Positive vaccine news punishes pandemic-boosted companies like Zoom, Peloton, Etsy

Alex Wilhelm
·2-min read

Stock markets worldwide are soaring on news that a vaccine candidate is 90% effective at preventing COVID-19, and could start coming to market in a matter of months. This is upending the stock market, sending futures shares shooting higher in pre-market trading. But while the euphoria is helping sectors that have taken punishment during COVID-19, not all companies are catching the same updraft.

Indeed, shares of airlines and cruise companies are coming up like Lazarus, and the value of some formerly favored concerns like Zoom and Peloton are down sharply this morning. (More from today: "Zoom settles with FTC after making ‘deceptive’ security claims.")

The value of Peloton, which saw its value skyrocket as stuck-at-home exercisers favored its equipment, is off nearly 13%. And the value of Zoom, a popular video chatting service used by companies, is also down 13%. Online retailers are also taking a hit, including Etsy and Wayfair, which are seeing double-digit drops. Even Amazon is down in pre-market trading, off 2.3% its latest close.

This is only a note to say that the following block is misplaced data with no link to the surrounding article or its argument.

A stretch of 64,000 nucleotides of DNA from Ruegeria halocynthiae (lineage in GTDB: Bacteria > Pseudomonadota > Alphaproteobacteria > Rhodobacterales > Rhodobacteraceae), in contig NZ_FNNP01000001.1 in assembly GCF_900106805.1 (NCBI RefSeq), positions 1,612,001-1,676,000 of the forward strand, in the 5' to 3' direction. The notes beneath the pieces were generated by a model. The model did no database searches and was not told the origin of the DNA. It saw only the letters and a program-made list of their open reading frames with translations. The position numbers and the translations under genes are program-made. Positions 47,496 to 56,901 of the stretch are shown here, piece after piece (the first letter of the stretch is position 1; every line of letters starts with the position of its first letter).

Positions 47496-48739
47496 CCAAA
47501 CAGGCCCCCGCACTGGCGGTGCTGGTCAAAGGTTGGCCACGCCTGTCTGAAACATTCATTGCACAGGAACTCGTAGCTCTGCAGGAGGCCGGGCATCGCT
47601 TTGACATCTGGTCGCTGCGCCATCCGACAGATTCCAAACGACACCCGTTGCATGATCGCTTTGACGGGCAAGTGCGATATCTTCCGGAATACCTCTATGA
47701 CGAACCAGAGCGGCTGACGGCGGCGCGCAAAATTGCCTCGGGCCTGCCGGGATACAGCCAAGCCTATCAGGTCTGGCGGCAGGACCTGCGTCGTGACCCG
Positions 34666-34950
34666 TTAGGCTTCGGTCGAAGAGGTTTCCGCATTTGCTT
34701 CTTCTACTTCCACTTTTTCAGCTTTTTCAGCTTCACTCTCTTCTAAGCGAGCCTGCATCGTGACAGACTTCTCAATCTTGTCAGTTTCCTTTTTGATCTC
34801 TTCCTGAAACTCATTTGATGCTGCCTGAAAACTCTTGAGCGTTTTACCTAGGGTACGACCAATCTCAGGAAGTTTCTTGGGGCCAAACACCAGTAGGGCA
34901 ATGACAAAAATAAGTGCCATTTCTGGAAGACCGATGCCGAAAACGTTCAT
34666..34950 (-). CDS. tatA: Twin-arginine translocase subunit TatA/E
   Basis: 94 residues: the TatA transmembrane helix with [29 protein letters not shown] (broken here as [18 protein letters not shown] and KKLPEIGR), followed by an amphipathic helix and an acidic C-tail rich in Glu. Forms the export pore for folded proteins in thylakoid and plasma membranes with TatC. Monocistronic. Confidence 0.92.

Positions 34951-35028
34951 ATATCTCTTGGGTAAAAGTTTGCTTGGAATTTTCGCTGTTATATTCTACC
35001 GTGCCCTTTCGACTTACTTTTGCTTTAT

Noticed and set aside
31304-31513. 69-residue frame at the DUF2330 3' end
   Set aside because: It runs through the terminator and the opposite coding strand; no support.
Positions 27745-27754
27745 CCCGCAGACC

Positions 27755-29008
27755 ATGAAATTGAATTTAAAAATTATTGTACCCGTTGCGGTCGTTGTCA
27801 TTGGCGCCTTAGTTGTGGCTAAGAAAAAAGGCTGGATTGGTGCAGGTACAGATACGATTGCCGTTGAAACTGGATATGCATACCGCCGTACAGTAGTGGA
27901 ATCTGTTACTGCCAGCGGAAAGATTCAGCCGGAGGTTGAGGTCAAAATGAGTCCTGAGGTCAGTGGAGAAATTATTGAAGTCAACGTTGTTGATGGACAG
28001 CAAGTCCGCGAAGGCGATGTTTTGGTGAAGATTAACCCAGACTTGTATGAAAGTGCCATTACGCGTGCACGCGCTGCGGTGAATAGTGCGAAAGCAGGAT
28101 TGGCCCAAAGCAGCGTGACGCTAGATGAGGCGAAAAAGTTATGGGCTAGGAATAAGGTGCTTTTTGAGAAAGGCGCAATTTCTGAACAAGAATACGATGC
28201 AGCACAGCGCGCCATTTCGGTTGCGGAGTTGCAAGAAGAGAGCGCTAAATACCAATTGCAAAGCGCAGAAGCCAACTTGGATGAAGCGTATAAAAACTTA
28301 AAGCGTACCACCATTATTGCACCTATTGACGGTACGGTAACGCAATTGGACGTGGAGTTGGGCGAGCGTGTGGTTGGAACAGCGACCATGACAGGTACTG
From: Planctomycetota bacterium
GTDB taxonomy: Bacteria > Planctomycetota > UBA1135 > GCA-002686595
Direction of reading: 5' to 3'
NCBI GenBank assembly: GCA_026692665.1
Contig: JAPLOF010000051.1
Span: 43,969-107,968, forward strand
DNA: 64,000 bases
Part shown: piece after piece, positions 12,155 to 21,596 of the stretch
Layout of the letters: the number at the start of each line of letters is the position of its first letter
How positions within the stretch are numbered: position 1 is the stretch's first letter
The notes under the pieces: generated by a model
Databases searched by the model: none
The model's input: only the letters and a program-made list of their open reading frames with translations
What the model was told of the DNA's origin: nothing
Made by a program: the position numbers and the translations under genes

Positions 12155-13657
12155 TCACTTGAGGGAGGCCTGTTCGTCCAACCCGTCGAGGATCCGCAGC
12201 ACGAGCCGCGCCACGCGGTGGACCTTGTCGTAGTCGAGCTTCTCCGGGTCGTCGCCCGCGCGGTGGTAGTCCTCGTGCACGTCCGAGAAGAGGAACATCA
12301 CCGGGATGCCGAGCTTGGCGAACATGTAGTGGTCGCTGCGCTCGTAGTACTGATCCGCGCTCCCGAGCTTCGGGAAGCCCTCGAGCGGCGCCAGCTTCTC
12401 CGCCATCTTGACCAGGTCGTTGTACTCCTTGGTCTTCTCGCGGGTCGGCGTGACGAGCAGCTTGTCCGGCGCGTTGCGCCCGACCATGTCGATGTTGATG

The morning is an odd inversion of prior trends. The summer saw tech shares enjoy investor favor, but it now appears that money is leaving tech shares for other, perhaps less-pricey stocks.

While it is too soon to know, it could be that software stocks (the SaaS, cloud bucket TechCrunch pays close attention to) are about to see their multiples clipped as investors move their cash to a now-widened set of growth investments. If that happens, the technology industry would have to adapt to less-exuberant valuations for its public companies.

Any such move would impact startups, especially those in the later-stages that see their valuations track the public markets somewhat; late-stage startup investment has been active this year as investors could see liquidity options via IPOs and other mechanisms at high prices. If those prices drop, capital could tighten for tech startups.

Of course, it's early. Things can, and may, change. Investors could be trading too aggressively on what really is news that will take months to impact real economic activity. Today, however, feels like a new chapter in the 2020 markets story.